Finally, there is some good news about soldiers who suffered head injuries in Iraq.

New research suggests that many of their symptoms may be due to stress and depression — treatable conditions — rather than permanent damage from mild traumatic brain injury, the signature wound of the war.

Several nonmilitary doctors praised the research and agreed that if the findings are correct, there is hope for strong improvement for many soldiers.

Eric O'Brien, a 33-year-old Army staff sergeant from Iowa's Quad Cities, is a good example.

After an explosion in Baghdad in 2006, O'Brien was treated at Vanderbilt University's brain injury rehabilitation program and at Fort Campbell, Ky., for post-traumatic stress. Now he is preparing to redeploy, this time to Afghanistan.

"I retested on a lot of the tests and they showed a pretty decent increase," he said of his mental function tests. As for stress, "I don't know if it's something you just learn to deal with or if it just gets a little bit better over time," he said. "It's not as bad as it was."

Thousands of soldiers returning from Iraq have struggled with memory loss, irritability, trouble sleeping and concentrating, as well as other problems. Many have suffered mild blast-related concussions, but there is no easy way to separate which symptoms are due to physical damage and which are from mental problems caused by the traumatic stress of war. Imaging of the brain is being tested, but hasn't yet proven to be helpful.

The new study, based on a survey of 2,525 soldiers, found that brain injury made traumatic stress more likely. The study tied only one symptom — headaches — specifically to brain injury.

"We found that the symptoms and health concerns that we expected to be due to the concussion actually proved to be more strongly related to PTSD," or post-traumatic stress disorder, and depression, said Dr. Charles Hoge, a colonel and psychiatry chief at Walter Reed Army Institute of Research who led the study. "There isn't a clear delineation between a psychological and a physical problem."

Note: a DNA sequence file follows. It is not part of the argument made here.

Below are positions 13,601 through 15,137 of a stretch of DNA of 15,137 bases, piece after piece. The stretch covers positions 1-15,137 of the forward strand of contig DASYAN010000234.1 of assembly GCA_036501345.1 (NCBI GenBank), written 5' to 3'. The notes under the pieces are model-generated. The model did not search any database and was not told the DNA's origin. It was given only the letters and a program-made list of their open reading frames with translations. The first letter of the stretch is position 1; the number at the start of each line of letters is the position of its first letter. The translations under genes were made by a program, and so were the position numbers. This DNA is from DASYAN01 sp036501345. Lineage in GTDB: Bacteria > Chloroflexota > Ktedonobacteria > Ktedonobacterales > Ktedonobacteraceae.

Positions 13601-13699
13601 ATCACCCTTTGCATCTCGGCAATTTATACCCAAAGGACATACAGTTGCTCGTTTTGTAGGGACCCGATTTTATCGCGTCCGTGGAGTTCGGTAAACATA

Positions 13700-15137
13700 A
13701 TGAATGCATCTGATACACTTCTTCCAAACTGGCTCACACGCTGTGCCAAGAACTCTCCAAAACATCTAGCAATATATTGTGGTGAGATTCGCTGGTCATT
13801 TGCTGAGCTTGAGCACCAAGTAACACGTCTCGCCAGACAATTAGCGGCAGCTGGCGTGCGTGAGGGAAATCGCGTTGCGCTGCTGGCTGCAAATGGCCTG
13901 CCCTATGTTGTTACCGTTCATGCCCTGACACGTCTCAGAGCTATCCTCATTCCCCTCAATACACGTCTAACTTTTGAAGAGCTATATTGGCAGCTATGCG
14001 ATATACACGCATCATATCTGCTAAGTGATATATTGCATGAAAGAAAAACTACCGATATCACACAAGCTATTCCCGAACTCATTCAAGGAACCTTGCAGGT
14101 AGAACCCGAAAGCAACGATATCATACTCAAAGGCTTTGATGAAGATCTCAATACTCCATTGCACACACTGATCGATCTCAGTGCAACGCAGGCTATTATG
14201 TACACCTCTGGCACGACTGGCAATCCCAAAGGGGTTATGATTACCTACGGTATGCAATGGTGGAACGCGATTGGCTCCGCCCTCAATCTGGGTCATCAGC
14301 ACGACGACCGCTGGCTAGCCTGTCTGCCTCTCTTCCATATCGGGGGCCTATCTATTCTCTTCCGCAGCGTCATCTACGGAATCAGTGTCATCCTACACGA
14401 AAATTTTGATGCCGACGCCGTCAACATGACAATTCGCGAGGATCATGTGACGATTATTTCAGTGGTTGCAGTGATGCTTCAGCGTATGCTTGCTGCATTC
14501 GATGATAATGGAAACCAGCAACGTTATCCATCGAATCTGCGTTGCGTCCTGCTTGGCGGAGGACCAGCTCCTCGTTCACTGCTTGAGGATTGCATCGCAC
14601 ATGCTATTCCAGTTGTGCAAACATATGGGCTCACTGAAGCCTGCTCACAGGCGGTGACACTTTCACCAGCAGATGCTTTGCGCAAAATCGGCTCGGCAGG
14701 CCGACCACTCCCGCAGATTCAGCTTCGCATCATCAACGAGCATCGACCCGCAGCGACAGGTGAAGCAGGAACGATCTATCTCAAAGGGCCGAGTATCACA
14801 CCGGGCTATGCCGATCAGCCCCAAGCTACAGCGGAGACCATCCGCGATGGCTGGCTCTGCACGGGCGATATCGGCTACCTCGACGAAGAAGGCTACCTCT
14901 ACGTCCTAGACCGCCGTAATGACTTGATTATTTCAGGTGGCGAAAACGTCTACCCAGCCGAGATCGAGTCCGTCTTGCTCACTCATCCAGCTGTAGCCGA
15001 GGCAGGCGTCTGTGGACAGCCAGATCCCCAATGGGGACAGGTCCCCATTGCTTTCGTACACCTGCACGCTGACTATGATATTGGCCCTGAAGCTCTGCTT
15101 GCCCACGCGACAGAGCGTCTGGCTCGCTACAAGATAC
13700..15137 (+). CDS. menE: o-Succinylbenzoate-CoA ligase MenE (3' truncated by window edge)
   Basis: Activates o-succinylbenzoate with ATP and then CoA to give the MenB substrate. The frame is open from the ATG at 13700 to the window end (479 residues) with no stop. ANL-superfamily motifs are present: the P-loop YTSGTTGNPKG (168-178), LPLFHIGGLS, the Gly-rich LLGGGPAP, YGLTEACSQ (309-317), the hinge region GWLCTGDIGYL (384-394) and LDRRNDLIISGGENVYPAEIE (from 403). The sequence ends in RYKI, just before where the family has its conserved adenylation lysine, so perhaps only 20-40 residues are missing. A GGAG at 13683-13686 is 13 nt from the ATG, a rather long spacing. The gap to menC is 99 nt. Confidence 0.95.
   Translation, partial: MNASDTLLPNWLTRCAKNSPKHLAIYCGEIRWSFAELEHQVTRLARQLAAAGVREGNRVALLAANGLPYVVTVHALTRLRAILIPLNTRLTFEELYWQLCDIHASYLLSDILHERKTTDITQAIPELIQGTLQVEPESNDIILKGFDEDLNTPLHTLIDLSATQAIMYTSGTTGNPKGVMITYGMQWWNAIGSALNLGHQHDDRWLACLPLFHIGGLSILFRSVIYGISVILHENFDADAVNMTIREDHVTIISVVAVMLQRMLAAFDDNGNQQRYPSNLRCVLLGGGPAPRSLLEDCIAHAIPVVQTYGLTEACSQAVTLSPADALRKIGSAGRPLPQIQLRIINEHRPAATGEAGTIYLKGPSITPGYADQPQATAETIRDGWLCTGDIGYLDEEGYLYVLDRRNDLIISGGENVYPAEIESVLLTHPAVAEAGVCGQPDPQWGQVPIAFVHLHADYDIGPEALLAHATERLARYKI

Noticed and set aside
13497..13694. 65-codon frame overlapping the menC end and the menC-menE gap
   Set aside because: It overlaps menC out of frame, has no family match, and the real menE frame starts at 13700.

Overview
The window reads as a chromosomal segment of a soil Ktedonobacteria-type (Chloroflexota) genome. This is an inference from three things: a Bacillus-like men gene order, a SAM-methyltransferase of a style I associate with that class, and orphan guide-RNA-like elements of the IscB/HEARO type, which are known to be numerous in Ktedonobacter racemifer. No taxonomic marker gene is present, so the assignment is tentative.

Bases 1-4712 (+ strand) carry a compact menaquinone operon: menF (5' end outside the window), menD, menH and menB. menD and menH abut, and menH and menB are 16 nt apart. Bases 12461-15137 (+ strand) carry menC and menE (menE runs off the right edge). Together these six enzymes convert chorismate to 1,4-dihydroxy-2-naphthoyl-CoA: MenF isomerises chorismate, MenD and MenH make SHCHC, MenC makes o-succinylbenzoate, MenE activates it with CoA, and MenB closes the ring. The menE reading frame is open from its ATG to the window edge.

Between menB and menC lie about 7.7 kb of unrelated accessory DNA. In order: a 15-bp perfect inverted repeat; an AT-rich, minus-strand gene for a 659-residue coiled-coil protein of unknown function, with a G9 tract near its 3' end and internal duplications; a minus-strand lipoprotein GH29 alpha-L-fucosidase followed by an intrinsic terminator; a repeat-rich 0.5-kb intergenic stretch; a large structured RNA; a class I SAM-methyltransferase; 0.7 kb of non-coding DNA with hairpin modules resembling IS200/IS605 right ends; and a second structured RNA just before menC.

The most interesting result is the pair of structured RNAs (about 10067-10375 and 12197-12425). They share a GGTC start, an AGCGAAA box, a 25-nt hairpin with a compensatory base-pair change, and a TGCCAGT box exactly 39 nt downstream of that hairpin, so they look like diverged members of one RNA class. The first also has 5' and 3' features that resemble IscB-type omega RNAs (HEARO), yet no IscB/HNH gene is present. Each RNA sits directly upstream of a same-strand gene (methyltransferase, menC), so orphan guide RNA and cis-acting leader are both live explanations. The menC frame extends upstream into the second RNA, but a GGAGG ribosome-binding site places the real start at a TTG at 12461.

Other doctors were optimistic about treatment efforts.

"It gives us hope, because we've got good treatments for PTSD," said Barbara Rothbaum, a psychologist who heads a trauma recovery program at Emory University in Atlanta. "If we can relieve the PTSD and depression, I'm hoping we'll see alleviation of a lot of these physical symptoms."

Hoge reported on the survey Wednesday at a military health conference in Washington. Results also were published in Thursday's New England Journal of Medicine.

The journal's editor-in-chief, Dr. Jeffrey Drazen, said editors initially were skeptical of the findings, which depart from the gloom-and-doom picture some have painted for soldiers with brain injuries.

However, the solid research methods and the "strong and robust" data linking stress and concussion symptoms persuaded them, said Drazen, who is a scientific adviser to the Veterans Administration.

The vast majority of brain injuries, or concussions, are mild, but the military previously estimated that one-fifth cause symptoms lasting a year or more.

The new study tried to pin down the potential long-term effects of mild brain injury, through an anonymous survey of two Army combat brigades — one active and one Reserve — in 2006, several months after they returned home from Iraq.

Fifteen percent of soldiers reported a mild brain injury — having been knocked unconscious or left confused or "seeing stars" after a blast. They were more likely than other soldiers to report health problems, missing work, and symptoms such as trouble concentrating.

The worst symptoms were in soldiers who lost consciousness. About 44 percent of them met the criteria for post-traumatic stress, compared with 16 percent of soldiers with non-head injuries, and only 9 percent of those with no injuries.

"The same incident might have triggered both processes," Rothbaum said, noting that after World War I, "they thought that shell shock was a neurological disorder and it turned out to have a lot of overlap with the psychological disorder."

However, Dr. Greg O'Shanick, a psychiatrist and medical director for the advocacy group Brain Injury Association of America, said it would be over-simplifying to think that treating PTSD alone would be enough.

Like having fleas and ticks, "if you've got one, it makes it harder to handle the other," he said.

Concussions may compound stress by damaging brain areas that tamp down responses to fear, Richard Bryant, a psychologist at the University of New South Wales in Sydney, Australia, writes in an editorial in the journal.

"PTSD and depression may be the primary problem," he writes. "Soldiers should not be led to believe that they have a brain injury that will result in permanent change."

The military recently started screening all returning troops for concussions. Any soldiers who saw intense combat should be similarly checked for stress disorder, said Anthony Stringer, director of Emory University's neuropsychology rehabilitation program.

The new study can be viewed as positive "if the results are used to make sure that soldiers have the care they need when they return," he said.